The power set *P* of a set *S* is the set of
all subsets of *S*.
If *S* is finite and has *N* elements then
*P* has *2^N* elements.
Obviously, for finite *N*,

Remarkably, a similar statement holds for *infinite sets
*!

What do we mean by that? As
described elsewhere
*P* is larger than *S* if *S* is
equivalent to a subset of *P* but *P* is not
equivalent to a subset of *S*. We can pair every
element *x* of *S* with the subset *{x}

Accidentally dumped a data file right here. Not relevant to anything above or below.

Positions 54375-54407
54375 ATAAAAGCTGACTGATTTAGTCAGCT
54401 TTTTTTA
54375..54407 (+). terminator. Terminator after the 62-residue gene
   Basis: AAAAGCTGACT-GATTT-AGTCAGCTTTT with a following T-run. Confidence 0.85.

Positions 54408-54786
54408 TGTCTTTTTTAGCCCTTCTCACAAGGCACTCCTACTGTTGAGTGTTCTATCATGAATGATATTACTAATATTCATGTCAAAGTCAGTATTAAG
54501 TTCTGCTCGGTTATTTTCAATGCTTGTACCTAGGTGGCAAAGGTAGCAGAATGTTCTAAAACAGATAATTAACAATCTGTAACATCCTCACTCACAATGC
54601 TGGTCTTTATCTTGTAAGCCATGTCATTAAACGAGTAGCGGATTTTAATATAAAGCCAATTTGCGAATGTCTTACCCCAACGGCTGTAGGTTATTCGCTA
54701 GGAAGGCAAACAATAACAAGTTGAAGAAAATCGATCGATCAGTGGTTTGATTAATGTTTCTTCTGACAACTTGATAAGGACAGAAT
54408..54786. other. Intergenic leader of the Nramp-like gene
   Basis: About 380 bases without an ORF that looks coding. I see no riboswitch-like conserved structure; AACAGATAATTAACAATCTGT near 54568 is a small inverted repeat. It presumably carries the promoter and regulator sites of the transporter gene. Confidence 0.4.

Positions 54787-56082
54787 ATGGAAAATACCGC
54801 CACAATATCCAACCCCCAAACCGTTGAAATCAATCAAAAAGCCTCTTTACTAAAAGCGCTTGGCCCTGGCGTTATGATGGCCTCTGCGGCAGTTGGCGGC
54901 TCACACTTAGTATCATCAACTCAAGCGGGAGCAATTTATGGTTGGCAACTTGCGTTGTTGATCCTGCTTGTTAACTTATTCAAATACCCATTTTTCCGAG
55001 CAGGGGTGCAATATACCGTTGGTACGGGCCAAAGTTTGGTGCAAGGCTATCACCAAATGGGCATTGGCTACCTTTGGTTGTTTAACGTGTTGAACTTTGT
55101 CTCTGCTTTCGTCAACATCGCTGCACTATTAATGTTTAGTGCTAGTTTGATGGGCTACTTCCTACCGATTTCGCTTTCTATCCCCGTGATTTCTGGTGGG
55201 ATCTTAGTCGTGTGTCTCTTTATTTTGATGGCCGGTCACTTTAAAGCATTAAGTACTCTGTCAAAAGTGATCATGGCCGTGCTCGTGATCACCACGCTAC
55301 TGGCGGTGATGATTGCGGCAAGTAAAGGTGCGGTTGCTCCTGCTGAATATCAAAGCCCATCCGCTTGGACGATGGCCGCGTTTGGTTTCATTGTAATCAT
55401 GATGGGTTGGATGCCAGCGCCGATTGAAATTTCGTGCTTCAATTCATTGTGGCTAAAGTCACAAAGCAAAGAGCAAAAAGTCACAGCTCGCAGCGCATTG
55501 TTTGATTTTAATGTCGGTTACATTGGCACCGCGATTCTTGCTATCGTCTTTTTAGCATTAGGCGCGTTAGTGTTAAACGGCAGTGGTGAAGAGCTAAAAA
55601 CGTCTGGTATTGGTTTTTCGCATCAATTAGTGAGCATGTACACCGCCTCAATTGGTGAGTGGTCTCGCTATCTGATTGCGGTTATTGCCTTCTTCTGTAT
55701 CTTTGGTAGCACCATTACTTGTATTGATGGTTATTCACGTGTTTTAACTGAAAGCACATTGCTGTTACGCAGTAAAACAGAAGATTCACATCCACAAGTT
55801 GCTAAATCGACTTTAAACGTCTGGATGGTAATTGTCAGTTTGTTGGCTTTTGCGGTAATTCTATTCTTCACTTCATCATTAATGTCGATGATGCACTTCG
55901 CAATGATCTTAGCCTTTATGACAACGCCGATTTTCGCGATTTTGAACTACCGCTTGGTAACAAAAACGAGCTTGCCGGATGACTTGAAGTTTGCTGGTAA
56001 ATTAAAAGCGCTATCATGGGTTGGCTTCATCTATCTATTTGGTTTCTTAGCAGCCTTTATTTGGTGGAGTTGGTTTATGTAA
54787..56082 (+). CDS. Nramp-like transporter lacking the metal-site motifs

* of *S*, and so clearly *S* is equivalent
to a subset of *P*.

To show that *P* is not equivalent to *S* we
suppose that it is and obtain a contradiction. To this end
we construct a subset *T* of *S* that cannot
be paired with any element of *S*. Let *X(x)*
denote the subset of *S* paired with *x*. For
every *x* there are two possibilities: *x* is
an element of *X(x)*, or it is not. Let *T*
be the set of all *x* in *S* such that *
X(x)* does not contain *x*. By its definition,
*T* cannot be paired with any element of *T*,
and it cannot be paired with any element of *S* not
contained in *T*. In other words, it is not paired
with any element of *S*.

Fine print, your comments, more links, Peter Alfeld, PA1UM

[16-Aug-1996]